This Saturday night at the 3Arena in Dublin’s docklands, the recent spate of top quality MMA shows to visit Ireland’s shores continues.
Just a couple of months after North American giant Bellator MMA made it’s first foray into the Irish market alongside the well established presence of BAMMA at the same venue, and mere weeks after the promotional pair lit up the SSE Arena in Belfast, Cage Warriors makes it’s triumphant return to the island.
Not since August of 2014 has Cage Warriors presented a show in Ireland, but the company’s previous visits are synonymous with names like Cathal Pendred, Artem Lobov, Neil Seery, Aisling Daly, Paddy Holohan, Joseph Duffy and a young fella named Conor McGregor – hard acts to follow.
However, at Cage Warriors 81, a number of Irish fighters will attempt to do so.
One of the most intriguing bouts on the line-up is between SBG Ireland’s Blaine O’Driscoll and the MMA Clinic’s Darren O’Gorman.
— Cage Warriors (@CageWarriors) March 1, 2017
Two of the most promising young prospects in the country, these bantamweights are perfectly matched. Dublin’s O’Driscoll is 25 years old and is 3-1 as a pro, while Cork’s O’Gorman, aged 23, is 4-1 in the paid ranks.
And they both have very similar plans for 2017.
O’Gorman recently told the42 that he hopes to notch four wins this year, adding that he feels this will be enough for him to warrant consideration from the UFC.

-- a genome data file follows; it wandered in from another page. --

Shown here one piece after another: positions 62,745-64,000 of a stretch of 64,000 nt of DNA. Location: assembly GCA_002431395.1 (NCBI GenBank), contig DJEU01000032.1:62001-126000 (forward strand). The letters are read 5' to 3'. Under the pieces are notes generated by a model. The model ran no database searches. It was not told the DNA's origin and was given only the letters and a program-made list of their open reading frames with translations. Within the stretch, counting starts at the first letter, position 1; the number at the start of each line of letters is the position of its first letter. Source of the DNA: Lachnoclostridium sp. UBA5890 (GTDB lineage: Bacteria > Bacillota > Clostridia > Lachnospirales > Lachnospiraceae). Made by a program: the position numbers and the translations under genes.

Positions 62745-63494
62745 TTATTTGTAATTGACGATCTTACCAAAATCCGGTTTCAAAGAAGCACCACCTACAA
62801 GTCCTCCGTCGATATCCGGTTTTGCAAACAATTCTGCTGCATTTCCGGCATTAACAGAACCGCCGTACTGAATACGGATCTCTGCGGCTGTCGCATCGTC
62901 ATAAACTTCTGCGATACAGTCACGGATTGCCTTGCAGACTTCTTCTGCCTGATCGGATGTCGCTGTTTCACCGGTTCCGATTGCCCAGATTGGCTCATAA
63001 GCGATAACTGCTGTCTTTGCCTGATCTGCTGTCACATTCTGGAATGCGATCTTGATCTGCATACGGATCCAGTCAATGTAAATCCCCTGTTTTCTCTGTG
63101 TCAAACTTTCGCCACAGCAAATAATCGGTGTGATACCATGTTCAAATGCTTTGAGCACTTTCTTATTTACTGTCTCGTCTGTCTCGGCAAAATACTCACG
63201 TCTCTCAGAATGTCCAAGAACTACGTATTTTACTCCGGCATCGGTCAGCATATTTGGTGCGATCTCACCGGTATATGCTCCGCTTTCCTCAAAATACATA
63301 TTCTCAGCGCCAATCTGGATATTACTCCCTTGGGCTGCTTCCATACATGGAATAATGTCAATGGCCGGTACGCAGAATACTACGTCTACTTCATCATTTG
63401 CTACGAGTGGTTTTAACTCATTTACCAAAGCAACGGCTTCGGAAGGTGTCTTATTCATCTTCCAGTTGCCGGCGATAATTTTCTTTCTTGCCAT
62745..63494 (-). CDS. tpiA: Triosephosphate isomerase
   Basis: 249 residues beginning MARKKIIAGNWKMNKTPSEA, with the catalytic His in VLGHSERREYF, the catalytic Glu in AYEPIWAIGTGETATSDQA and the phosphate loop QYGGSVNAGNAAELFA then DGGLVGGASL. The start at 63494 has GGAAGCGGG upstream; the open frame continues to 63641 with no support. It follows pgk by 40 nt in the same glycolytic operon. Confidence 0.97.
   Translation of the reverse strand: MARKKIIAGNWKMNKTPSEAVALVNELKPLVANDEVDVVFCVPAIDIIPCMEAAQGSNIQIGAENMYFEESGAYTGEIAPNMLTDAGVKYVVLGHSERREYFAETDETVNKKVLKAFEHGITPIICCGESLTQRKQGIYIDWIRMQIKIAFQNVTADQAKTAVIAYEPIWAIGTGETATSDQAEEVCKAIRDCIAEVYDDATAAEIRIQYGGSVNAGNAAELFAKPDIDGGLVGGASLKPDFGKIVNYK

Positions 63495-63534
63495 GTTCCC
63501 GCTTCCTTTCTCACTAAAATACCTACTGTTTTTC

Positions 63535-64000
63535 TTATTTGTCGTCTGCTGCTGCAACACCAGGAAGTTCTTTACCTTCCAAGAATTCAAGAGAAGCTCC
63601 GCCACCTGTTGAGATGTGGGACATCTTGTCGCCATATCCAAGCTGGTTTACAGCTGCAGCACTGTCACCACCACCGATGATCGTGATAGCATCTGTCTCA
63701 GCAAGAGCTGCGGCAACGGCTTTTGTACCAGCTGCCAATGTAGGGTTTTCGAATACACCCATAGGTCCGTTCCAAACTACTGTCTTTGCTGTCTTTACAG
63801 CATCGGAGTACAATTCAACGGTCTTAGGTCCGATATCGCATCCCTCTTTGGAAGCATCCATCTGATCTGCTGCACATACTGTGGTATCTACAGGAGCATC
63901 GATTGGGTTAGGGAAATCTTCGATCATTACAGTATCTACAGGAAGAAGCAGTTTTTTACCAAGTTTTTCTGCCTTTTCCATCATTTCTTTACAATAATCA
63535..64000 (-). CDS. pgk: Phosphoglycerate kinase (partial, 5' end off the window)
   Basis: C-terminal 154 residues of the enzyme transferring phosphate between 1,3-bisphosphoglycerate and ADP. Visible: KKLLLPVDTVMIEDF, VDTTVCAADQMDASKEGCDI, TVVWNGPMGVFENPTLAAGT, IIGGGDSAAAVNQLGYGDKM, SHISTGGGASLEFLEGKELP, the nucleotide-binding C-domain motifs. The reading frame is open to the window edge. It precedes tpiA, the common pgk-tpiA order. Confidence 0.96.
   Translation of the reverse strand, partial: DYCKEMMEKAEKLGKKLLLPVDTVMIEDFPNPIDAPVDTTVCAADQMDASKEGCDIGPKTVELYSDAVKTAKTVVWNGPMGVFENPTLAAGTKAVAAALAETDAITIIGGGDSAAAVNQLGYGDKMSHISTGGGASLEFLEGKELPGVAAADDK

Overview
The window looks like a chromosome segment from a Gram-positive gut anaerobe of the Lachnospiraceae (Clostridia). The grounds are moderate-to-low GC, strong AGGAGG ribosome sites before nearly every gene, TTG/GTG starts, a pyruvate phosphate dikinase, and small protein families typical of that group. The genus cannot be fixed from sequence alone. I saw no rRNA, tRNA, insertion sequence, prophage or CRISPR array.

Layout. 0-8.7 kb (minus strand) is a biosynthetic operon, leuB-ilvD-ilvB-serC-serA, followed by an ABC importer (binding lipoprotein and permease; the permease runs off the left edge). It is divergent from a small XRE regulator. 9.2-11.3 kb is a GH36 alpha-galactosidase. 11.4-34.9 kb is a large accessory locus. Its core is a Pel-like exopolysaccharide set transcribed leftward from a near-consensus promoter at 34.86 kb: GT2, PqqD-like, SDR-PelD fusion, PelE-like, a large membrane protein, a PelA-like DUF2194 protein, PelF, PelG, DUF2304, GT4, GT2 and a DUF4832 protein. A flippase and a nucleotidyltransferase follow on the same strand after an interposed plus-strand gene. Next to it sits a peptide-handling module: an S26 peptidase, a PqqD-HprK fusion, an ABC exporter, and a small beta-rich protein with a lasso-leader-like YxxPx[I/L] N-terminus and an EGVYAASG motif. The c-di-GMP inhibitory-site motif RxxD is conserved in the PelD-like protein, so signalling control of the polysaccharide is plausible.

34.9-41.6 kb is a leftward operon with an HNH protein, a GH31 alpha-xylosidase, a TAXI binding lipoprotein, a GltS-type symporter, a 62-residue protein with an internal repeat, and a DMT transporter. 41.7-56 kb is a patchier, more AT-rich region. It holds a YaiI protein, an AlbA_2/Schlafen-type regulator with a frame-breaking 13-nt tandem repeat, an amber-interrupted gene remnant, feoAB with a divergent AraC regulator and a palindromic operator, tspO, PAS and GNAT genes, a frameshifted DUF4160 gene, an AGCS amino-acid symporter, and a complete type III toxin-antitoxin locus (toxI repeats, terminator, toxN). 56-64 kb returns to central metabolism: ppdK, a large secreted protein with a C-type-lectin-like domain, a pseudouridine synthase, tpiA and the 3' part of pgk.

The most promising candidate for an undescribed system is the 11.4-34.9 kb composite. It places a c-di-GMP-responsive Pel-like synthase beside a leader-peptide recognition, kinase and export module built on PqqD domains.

Speaking to Pundit Arena earlier this week, O’Driscoll stated an almost identical goal.
“My goal is four fights. If I get four I’ll be delighted,” he said, before identifying one extra target. “I want to finish this year with a belt around my waist.”
Only tied to a one-fight contract with Cage Warriors, O’Driscoll is also open to fighting for a title in BAMMA, where he has competed on two previous occasions. The bantamweight titles of both promotions are currently vacant, but the SBG representative says that he can also make flyweight.
Four wins and any title, O’Driscoll feels, will also give him a real chance of landing a spot on the roster of the world’s premier MMA promotion.
“If I can finish this year with a belt and the UFC come back here next year, maybe early next year, I think I’ll be able to get onto that show,” he said. “So I’ll concentrate this year on getting myself a pro belt, getting myself some kind of selling point.”
“Everyone likes to see someone with a belt.”
The fact that O’Driscoll and O’Gorman both sense they are just a handful of wins away from a UFC berth makes their willingness to fight each other at this point all the more impressive. There are much easier ways for each man to add to their resumes and, as O’Driscoll’s teammate Artem Lobov has often pointed out, most fighters hoping to make it to the big leagues only seem concerned with creating aesthetically pleasing records, no matter how superficial they might be.
O’Driscoll isn’t interested in such subterfuge, however.
“This is my apprenticeship on the way to the UFC. If I want to do a shit apprenticeship, when I get to the UFC I’m going to get found out and I’m going to get fucked up,” said the fighter. “I want a hard, tough apprenticeship, with some tough tests. Then, when I get [to the UFC], I’ll be at that level, I’ll be ready for that. You’re not going to get easy fights forever, so you may as well learn what it’s like.”